Language & Culture
Romanian culture is rich and has an interesting position as the meeting point between the Balkans, Central Europe, and Eastern Europe. From the arts to cuisine, Romania has a ton to offer in terms of culture. The country also has an intriguing history that students in the humanities will find especially exciting. For instance, the oldest cave drawing in Central and Eastern Europe are in a Romanian cave. The Dada art movement was founded by two Romanian artists. Transylvania is also home to the world’s largest salt mine museum. These are just a few of the reasons why Romania is such a unique study abroad location.
Many students will be interested in learning Romanian, which is the official language of the country as well as Moldova. You’ll be able to take Romanian in different levels within a dedicated department at a university. If you want to seriously take Romanian, you should consider doing a preparatory language program, which takes a full year for undergraduates and six months for post-grad students. These programs allow you to then take coursework in Romanian.
Romania is the ninth largest wine producer in the world--so be prepared for some great wine, as well as plum brandy and beer. Romanian food consists of meat--heavy meals supported by vegetable side dishes. “Borsch” is a typical Romanian lunch, which is a hearty cabbage soup with bran. Also don’t miss out on “Papanasi,” which is a fried or boiled pastry served with jam and sour cream!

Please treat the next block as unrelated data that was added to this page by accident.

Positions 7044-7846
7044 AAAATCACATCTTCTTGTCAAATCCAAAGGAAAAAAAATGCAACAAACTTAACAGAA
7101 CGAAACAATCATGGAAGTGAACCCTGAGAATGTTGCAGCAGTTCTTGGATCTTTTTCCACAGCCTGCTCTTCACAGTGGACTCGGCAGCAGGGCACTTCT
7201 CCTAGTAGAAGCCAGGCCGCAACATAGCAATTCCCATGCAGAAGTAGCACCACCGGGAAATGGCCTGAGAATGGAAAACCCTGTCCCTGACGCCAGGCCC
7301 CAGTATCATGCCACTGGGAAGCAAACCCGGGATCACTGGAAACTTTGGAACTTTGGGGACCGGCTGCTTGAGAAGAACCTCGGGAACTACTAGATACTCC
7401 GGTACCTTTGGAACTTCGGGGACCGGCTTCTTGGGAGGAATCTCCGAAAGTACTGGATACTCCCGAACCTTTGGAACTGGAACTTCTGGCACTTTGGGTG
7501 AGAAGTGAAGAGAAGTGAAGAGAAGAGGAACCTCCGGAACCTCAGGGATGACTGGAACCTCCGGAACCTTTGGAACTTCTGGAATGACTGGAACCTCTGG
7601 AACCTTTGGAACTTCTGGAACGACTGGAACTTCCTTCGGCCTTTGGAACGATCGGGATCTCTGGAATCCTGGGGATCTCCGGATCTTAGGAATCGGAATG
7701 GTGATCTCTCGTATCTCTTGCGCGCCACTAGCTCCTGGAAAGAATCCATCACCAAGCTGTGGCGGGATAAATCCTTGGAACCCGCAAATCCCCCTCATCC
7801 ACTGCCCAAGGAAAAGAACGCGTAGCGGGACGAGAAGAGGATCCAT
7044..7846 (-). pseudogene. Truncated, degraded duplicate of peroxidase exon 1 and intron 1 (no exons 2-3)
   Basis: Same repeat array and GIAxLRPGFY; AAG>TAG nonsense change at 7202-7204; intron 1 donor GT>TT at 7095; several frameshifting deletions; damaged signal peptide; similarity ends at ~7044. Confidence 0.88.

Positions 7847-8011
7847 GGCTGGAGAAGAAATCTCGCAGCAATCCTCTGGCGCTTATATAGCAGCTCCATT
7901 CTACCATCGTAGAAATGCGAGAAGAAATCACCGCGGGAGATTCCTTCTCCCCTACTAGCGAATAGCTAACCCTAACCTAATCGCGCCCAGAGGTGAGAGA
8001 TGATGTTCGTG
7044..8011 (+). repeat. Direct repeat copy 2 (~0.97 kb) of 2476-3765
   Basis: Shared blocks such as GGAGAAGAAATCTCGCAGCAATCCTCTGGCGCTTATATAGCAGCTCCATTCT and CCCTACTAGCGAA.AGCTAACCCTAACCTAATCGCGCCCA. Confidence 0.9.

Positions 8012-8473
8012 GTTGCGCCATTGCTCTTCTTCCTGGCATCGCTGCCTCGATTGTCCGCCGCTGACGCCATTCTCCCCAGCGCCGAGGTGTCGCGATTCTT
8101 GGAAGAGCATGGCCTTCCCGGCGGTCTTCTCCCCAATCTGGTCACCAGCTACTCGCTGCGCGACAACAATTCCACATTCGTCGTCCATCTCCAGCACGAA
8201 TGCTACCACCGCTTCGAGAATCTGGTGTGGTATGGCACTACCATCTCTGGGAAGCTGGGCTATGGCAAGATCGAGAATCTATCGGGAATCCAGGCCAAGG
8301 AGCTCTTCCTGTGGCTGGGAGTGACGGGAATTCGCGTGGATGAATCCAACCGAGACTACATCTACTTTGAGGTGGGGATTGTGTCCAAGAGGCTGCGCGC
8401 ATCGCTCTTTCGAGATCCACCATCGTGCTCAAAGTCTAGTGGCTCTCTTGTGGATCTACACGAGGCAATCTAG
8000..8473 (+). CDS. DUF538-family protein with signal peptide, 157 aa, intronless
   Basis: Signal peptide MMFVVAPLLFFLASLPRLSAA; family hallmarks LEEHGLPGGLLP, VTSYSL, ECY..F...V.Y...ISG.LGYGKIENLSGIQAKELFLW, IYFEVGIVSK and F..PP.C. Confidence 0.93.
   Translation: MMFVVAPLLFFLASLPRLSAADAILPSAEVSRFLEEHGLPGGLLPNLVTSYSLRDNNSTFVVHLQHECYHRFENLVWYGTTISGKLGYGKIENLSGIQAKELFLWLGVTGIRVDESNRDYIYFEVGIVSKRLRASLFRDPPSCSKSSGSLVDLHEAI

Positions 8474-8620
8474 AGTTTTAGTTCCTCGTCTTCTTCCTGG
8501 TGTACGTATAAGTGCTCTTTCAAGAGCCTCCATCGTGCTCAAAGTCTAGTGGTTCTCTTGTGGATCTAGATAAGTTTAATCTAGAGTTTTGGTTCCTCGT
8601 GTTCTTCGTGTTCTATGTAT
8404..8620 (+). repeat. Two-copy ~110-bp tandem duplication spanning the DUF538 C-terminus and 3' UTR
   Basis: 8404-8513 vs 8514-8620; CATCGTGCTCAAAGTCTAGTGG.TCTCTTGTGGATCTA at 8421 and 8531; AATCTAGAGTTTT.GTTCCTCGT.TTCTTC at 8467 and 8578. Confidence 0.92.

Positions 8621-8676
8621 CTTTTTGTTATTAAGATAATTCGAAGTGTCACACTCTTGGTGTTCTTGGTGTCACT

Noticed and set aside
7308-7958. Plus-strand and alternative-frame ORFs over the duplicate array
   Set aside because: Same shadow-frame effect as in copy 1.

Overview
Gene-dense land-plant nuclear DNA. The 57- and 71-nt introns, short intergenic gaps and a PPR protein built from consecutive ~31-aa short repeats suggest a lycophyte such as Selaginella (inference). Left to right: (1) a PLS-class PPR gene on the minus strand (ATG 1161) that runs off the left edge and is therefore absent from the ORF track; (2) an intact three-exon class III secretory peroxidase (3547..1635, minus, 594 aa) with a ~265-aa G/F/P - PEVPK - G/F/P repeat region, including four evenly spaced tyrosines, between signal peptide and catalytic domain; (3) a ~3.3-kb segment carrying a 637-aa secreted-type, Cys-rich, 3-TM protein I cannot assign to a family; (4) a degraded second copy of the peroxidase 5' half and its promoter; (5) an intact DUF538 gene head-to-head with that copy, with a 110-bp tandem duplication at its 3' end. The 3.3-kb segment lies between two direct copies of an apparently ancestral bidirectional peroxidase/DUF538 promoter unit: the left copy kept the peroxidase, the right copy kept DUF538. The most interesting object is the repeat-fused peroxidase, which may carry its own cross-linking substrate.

The content of this country guide has been developed in partnership with Study in Romania.
About Study in Romania
The Study in Romania portal is developed and hosted by the Executive Agency for Higher Education, Research, Development and Innovation Funding (UEFISCDI), within the framework of the "Internationalisation, equity and institutional management for a quality higher education" (IEMU) project. The portal aims to offer a high quality data base with the existing educational offer of Romanian universities.